Review Price £234.56
Like many early Android tablets, the Arnova 10 doesn't feature the Android Market app store. Instead it uses a third-party alternative, AppsLib. This is slower and less well-stocked than the massive Android Market, but is a reasonable compromise. It covers most of the bases with favourites like TuneInRadio, Angry Birds and maps applications but isn't - and never well be - a patch on the real deal.
Some of Archos's other tablets can be tweaked to get the full Android Market installed, using the Arctools program, but this method didn't work with the Arnova 10. For now at least, you're stuck with AppsLib, and without Google's own fine selection of Android apps.
Pre-installed apps are very sparse, comprised of the bare-bones basics such as an email app, browser and video player. There are no impressive dedicated apps here - the Arnova's only special move is being able to play plenty of video types including MKV, Xvid and DivX. Spend an hour searching through the AppsLib app store and it's easy to get the Arnova 10 stocked up, but many apps - games especially - struggle on the tablet. Angry Birds for example is extremely slow, reduced to a frame or two per second instead of the 60 you'd get with a more capable tablet or smartphone.
Smartphones running a 600MHz processor have no such trouble keeping simple games like Angry Birds running at playable speeds, so we can only assume there are some serious software issues at the Arnova 10's core or that its Rockchip 2818 processor has been seriously underclocked. This would likely be to maintain a decent battery life, but even in its current state battery performance is not all that impressive, languishing around the 4-hour mark when playing video.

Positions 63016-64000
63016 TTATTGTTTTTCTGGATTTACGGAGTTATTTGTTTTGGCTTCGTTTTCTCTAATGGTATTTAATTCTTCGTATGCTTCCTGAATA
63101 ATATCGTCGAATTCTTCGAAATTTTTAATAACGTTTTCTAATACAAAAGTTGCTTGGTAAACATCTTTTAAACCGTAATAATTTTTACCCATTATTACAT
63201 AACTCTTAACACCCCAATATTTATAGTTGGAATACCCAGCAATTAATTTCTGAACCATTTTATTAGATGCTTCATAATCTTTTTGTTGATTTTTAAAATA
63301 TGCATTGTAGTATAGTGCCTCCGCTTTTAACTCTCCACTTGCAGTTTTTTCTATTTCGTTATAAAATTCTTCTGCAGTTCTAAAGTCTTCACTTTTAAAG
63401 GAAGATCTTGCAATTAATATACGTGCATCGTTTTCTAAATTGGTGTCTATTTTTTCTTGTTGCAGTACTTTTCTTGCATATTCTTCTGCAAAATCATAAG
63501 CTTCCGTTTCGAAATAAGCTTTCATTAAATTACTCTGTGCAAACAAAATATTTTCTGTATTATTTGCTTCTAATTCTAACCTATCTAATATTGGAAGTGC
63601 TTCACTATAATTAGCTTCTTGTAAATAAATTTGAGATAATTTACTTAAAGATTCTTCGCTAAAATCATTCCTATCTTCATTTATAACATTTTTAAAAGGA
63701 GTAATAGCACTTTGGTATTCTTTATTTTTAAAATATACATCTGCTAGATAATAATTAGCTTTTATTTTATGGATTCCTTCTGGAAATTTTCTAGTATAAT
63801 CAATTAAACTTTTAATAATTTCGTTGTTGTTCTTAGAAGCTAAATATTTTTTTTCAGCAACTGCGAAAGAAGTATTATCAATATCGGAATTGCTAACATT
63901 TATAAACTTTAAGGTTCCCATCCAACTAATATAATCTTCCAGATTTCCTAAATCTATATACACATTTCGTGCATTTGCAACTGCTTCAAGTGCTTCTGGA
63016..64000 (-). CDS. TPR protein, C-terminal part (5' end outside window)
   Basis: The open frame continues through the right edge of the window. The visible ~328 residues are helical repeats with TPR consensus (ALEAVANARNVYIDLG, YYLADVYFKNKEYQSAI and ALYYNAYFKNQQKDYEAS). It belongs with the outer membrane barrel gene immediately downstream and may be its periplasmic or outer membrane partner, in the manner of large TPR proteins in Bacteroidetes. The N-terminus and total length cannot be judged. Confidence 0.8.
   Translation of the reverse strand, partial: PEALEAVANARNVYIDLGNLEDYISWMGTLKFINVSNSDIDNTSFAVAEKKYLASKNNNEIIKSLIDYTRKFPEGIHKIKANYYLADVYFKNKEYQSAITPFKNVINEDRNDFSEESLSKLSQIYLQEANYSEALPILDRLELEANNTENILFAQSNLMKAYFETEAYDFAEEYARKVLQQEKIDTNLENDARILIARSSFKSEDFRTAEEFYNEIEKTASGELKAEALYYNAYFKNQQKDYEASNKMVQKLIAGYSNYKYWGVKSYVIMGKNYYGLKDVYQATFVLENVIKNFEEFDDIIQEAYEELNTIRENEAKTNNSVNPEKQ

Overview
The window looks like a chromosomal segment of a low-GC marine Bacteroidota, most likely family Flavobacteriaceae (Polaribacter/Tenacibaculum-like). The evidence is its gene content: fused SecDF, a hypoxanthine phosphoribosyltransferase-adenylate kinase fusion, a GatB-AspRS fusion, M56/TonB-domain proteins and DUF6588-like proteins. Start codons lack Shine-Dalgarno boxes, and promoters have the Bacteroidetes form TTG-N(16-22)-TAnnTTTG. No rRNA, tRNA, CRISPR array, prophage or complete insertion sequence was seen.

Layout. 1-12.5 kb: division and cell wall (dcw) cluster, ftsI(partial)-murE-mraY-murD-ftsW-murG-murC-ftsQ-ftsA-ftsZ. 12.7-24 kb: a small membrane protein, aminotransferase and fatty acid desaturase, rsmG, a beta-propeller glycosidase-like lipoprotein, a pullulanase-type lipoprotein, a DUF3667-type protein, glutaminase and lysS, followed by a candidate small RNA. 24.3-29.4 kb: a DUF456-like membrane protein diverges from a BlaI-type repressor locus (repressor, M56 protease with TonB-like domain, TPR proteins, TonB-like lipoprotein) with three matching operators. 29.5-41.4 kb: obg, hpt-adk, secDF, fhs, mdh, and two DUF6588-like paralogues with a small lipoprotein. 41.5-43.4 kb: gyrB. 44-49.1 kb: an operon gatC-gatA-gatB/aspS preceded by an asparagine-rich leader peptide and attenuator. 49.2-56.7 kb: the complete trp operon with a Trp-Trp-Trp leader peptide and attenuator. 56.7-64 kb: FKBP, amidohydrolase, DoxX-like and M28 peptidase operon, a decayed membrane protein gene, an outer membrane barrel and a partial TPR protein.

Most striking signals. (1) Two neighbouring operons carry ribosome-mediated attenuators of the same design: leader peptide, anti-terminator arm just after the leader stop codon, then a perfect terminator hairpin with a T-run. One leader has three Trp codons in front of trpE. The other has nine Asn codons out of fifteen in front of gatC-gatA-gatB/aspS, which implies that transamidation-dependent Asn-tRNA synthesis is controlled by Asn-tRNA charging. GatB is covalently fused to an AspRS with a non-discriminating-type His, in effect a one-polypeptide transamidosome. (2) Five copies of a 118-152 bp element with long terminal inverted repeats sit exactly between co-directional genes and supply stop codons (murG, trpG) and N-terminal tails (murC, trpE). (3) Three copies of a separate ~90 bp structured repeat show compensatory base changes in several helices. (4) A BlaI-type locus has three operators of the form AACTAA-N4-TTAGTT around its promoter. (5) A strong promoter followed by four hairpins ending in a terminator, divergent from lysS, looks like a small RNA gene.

It's not good at running apps, its resistive touchscreen makes it a ropey web-surfing device, but is it any good at video? If the Archos Arnova 10 has a trump card, it should be video.
Playback quality is reasonable at the price and as mentioned codec support is very good. Indeed even though some HD content stuttered significantly in our tests, it makes us wonder why this tablet has such a problem with apps and games. Plus points aside, the low quality of the display stops watching video on it from being particularly pleasurable. Yes, even with video it ultimately fails.
Viewing angles are very poor, contrast is below par and the half-decent brightness is tripped-up in real-life use by the contrast shift that occurs when the tablet is moved even slightly from the perfect viewing angle. 10in is a comfortably large size to be watching full-length TV episodes and even movies on, but we'd trade down to a 7in size if it meant getting a better-quality display.
In any case, that's exactly what we'd suggest you do here, and not just for video. The Archos 70 is available for slightly more than, or even the same price as, the Arnova 10 but offers a better display, far better touchscreen, superior build and the potential to get the Android Market up and running. If you have to get hold of a 10in tablet, the Archos 101 is also a much better bet - patching up almost all of the key issues with the Arnova 10, if not quite to the extent to make it a must-have gadget.
The Archos Arnova 10 has had so many of its corners cut to save cash that there's almost nothing of worth left. A poor touchscreen, bad display and molasses-slow speed within apps team up to ruin the day of anyone trying to use the Arnova 10.
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